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Denver Mayor Michael Hancock (center), pictured at a "protected bike lane opening" did not support the Green Roof Initiative because of its mandate approach and lack of options. He said the initiative would "hinder efforts to pilot, promote, phase and incentivize green infrastructure" in Denver.


Green Roof Initiative
Denver residents approved the Denver Green Roof Initiative Ordinance (I-300) on the November 7 ballot with a 54% approval tally. The ballot measure, which barely had enough signatures to get on the ballot (made it by 45 signatures), was put forth by a group of environmental activists. The initiative requires new buildings over 25,000 sq. ft., constructed in the city after Jan. 1, 2018 to include a green roof or combination of green roof and solar energy collection. Roof replacement projects above the 25,000 sq. ft. would require at least 20% of the roof be covered by solar panels or green roof components (depending of roof configuration and other factors). Denver thus joins San Francisco, New York, Paris and London among the cities to mandate green roofs on large new buildings.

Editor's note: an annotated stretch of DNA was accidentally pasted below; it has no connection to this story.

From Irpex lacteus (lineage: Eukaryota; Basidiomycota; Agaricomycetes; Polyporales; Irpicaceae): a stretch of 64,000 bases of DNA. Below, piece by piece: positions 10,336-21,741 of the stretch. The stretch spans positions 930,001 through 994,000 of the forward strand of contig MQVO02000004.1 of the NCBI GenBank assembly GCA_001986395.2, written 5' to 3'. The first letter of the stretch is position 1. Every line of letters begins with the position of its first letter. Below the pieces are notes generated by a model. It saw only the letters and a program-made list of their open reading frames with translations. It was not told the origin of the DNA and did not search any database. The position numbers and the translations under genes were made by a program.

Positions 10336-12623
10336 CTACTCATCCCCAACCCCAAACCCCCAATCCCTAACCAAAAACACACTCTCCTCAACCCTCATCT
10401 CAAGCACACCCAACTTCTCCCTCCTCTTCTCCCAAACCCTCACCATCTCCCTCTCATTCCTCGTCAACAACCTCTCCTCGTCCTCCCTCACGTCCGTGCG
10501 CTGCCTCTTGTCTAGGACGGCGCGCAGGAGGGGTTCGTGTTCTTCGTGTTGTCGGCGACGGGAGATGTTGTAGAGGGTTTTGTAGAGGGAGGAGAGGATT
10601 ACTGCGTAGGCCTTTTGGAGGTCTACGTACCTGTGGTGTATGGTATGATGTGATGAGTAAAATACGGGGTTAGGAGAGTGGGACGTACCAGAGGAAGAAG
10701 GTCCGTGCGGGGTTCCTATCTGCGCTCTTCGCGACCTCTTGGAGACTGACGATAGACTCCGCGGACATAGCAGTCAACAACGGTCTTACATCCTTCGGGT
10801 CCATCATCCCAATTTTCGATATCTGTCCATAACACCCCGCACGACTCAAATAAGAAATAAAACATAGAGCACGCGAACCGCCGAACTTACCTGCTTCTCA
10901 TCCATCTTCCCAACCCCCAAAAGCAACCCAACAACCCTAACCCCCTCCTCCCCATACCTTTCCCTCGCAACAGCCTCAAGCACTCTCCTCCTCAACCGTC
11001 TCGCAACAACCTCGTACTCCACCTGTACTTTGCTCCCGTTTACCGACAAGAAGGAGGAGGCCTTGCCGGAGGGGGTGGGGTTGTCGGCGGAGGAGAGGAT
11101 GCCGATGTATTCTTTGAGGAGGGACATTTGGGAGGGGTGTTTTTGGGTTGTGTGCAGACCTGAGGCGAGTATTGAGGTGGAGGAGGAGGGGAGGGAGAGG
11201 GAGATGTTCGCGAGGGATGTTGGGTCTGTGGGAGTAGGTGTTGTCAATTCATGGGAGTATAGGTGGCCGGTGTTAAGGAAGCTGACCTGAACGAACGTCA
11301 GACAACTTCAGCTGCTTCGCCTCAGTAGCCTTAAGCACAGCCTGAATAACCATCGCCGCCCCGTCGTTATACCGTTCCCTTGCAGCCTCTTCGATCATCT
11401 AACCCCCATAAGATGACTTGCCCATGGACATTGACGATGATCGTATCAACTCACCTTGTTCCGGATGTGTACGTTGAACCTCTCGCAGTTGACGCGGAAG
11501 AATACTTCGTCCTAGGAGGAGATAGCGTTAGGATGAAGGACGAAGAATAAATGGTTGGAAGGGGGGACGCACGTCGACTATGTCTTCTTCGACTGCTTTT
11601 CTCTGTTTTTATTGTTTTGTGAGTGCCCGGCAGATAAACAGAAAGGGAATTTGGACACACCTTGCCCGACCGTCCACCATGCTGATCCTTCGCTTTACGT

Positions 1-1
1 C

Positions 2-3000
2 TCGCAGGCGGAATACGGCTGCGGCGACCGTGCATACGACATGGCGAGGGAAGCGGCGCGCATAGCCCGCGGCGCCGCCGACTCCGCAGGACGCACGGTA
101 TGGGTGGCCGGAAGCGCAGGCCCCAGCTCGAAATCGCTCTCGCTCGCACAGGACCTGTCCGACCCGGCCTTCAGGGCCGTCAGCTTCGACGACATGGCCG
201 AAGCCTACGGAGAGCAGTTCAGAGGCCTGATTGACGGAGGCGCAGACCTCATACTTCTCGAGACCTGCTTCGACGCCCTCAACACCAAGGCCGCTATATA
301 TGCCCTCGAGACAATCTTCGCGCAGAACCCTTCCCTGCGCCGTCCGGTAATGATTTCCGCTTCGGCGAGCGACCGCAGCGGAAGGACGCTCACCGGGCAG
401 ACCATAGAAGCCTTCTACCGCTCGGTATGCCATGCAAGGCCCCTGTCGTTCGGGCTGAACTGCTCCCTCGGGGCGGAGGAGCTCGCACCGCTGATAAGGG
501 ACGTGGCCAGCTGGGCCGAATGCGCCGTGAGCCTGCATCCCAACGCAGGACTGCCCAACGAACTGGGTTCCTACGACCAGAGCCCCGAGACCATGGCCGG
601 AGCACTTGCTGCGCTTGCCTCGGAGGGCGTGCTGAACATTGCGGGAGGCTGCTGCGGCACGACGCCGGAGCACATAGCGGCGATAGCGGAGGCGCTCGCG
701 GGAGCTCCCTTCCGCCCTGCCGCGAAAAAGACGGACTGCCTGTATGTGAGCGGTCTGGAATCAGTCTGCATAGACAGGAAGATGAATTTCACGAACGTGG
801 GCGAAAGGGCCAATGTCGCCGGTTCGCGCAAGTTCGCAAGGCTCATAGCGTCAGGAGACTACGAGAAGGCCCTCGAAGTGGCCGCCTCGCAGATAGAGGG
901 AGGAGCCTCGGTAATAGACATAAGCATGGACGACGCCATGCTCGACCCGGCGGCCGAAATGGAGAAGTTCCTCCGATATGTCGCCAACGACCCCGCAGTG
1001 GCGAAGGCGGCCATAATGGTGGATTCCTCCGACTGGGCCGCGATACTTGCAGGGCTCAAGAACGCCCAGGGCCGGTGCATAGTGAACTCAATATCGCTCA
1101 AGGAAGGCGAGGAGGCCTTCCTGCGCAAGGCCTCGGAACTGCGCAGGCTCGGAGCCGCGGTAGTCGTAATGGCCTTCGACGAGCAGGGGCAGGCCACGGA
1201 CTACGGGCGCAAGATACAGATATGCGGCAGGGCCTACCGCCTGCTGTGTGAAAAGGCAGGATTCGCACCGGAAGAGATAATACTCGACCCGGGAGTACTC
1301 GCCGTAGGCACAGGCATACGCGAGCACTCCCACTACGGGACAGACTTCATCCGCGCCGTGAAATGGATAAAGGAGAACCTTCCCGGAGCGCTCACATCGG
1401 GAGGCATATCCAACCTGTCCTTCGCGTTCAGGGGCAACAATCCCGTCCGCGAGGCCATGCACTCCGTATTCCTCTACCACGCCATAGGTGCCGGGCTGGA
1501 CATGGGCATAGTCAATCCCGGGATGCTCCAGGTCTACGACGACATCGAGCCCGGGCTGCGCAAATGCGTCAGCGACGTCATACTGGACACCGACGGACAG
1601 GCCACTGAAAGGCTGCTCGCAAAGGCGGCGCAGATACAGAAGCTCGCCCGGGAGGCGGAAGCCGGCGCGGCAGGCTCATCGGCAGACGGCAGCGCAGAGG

The building and real estate interests opposed the initiative, citing increased construction costs. The opponents had a 6-to-1 fundraising advantage over the backers of the initiative.

ASLA Colorado reported on its website it was not approached about the initiative until it was on the ballot, and did not take a position on the initiative.

Denver Mayor Michael Hancock did not think the initiative was the right approach for sustainability objectives. In a letter to the Denver City Council he said: "By taking a mandate-only approach and eliminating the opportunity for options, the initiative would actually hinder efforts to pilot, promote, phase and incentivize green infrastructure, as is being done in many of our peer cities across the United States."

Sunset Review
Back on Oct. 14, 2016, the Colorado Dept. of Regulatory Agencies released its 2017 sunset review of the state licensure program for landscape architects. It recommended to the state legislature that the LA licensure program be continued until 2028.



As seen in LASN magazine, December 2017.






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December 13, 2017, 8:15 pm PST

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